This is a company in which size matters. The large ensemble of the Georgian State Dance Company, with its 70 dancers, makes possible the dramatic corps de ballet work that lies at the center of this highly successful folkloric troupe's aesthetic. On Sunday at the George Mason University Center for the Arts, the corps' ordered floor patterns stretched across the stage to create spectacle on a large scale.

Some people are snobbish about this genre of refined folklore, preferring the original dances minus glamour. But these people miss the point: This is theater. It works because all the dancers are the same height, perfectly coiffed and precise in everything, even their gaze. The women's long black braids reach to exactly the same point at their hips, and when the men are lined up, their red sashes are so uniformly placed that they make one big red slash across the stage. The costumes were designed by the late, great Solomon Virsaladze, who was chief designer for the Bolshoi Theater, and they help the ensemble create designs of color and mass.

The company's capacity to please the eye is matched by the dancers' ability to move like the dickens. Their leaps defy gravity. They do double pirouettes beginning on their knees. Jet-speed turns are finished off cleanly. To say that the company's dancing is high energy is too pallid a description. The program is the equivalent of 2 1/2 hours of double fortissimo.

As do many companies when touring, the Georgian State Dance Company brought a fair number of warhorses that have been in its repertoire for a while. Some have improved with age, like "Samaia," with its three bejeweled queens taken from medieval portrait painting. It proved the centerpiece of the first half because its mood was so serene (a great contrast to much of the rest of the program). The way the women seemed to float was unearthly, and they evoked a happier time when Georgia was a rich and powerful kingdom.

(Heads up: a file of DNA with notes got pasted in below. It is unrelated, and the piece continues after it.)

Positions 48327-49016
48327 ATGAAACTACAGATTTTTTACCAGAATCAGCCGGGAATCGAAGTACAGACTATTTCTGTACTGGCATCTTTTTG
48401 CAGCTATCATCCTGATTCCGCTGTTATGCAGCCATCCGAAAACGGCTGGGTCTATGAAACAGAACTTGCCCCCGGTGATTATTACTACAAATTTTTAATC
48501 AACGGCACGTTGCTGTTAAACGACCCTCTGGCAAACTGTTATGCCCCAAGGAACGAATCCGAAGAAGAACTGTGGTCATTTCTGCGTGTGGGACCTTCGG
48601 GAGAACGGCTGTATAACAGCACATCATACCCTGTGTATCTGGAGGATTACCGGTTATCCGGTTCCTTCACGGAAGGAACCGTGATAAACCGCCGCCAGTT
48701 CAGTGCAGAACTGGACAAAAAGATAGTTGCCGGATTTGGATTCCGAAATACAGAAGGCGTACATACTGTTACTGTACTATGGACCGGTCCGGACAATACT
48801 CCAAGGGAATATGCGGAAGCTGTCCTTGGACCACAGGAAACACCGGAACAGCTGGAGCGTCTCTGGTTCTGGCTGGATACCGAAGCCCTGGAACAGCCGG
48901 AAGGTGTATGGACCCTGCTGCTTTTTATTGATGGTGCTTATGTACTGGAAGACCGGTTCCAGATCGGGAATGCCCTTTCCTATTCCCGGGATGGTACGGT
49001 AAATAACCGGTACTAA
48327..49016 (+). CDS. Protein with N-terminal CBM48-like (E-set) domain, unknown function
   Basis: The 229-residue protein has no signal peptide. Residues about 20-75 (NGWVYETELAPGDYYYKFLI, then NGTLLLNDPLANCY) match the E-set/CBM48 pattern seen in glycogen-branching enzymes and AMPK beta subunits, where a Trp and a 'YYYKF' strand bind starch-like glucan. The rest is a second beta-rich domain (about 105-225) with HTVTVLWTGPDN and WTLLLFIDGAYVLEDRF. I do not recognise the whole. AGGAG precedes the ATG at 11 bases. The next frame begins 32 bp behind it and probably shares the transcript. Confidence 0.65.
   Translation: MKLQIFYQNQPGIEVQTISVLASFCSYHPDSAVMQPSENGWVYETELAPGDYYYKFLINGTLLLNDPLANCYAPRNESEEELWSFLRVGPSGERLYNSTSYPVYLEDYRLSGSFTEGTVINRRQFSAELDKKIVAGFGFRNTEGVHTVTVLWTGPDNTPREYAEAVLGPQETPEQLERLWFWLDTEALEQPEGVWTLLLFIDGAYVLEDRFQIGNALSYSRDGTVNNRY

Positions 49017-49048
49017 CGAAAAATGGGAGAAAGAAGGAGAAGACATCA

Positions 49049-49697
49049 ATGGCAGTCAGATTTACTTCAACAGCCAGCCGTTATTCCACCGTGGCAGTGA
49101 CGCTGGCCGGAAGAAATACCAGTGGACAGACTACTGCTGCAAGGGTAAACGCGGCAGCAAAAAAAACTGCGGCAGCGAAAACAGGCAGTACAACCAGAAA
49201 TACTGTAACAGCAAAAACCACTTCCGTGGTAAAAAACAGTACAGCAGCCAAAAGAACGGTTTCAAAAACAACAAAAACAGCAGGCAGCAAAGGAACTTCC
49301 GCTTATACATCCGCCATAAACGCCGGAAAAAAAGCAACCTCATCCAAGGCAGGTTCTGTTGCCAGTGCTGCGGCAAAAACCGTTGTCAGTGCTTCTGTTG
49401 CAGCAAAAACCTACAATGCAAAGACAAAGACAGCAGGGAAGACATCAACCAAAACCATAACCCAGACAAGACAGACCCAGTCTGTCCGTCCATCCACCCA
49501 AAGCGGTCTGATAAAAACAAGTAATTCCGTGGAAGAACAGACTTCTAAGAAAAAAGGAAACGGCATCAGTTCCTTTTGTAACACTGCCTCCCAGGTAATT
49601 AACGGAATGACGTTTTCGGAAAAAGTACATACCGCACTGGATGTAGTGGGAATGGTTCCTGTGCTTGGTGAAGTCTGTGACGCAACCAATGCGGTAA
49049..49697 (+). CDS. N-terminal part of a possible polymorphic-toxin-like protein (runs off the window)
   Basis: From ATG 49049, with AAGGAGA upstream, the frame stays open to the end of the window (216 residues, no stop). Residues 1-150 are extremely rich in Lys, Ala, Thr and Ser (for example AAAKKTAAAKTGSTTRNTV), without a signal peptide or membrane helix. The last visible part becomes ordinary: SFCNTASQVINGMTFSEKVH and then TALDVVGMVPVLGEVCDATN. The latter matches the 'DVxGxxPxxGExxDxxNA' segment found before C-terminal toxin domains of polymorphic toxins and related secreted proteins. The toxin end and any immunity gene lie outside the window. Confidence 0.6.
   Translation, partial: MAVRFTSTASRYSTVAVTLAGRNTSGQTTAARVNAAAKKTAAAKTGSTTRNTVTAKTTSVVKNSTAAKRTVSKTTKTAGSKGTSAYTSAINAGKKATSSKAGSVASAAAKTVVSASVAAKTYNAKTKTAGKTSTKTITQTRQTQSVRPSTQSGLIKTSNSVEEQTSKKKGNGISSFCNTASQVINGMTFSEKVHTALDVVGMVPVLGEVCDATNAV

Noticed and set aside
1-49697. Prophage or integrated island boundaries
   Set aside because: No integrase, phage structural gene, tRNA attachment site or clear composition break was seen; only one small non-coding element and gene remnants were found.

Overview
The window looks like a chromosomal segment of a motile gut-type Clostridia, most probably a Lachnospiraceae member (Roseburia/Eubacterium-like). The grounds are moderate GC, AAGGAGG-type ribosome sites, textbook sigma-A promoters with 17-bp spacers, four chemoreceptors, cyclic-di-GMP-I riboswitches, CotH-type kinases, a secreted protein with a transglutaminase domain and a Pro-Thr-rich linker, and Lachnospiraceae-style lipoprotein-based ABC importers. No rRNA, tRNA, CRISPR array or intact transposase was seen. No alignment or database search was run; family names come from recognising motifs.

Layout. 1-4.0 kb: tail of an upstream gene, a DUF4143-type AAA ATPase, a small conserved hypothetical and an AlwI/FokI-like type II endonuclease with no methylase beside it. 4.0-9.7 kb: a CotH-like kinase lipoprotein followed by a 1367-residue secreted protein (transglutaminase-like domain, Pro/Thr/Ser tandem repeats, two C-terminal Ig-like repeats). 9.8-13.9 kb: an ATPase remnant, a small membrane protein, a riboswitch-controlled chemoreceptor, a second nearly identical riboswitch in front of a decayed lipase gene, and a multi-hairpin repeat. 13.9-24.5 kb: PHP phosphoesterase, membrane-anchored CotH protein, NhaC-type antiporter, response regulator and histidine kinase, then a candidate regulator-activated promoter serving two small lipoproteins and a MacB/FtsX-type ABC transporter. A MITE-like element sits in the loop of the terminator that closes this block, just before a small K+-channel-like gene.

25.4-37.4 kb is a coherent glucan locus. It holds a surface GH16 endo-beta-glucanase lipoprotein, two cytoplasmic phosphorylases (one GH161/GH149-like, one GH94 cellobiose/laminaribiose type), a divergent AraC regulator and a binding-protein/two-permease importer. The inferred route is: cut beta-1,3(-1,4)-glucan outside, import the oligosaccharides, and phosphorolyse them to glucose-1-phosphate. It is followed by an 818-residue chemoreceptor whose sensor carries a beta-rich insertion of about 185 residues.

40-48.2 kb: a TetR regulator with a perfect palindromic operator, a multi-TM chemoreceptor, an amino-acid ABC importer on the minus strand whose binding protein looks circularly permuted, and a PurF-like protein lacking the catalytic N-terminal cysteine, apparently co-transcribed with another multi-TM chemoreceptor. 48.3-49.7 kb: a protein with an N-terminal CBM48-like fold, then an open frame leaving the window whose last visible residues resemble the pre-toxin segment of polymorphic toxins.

A fair number of pieces were new Georgian choreography, described in the program notes as modern dance on a folk base. These dances took on story lines or freed the women from their bourree-like floating steps to kick up their heels, just like the men.

The Georgian State Dance Company has managed to survive for 50 years, while other large, post-World War II folkloric companies have not. More than nationalistic fervor is keeping it alive. Perhaps its longevity comes from dedication to the founders' original and highly successful vision. The general producer, Tengiz Sukhishvili, is the son of the company's founders, Nino Ramishvili and her late husband, Iliko Sukhishvili. Their daughter-in-law, Inga Sukhishvili, is its choreographer, and their granddaughter and grandson are also on staff.

This dance company proves that theatrical folklore is both refined art and great entertainment. It makes you smile and dazzles the eye. If all troupes quickened the pulse as this one does, you'd have to post police at dance concerts to control the crowds.

Members of the Georgian State Dance Company, which presented its folkloric art at George Mason University.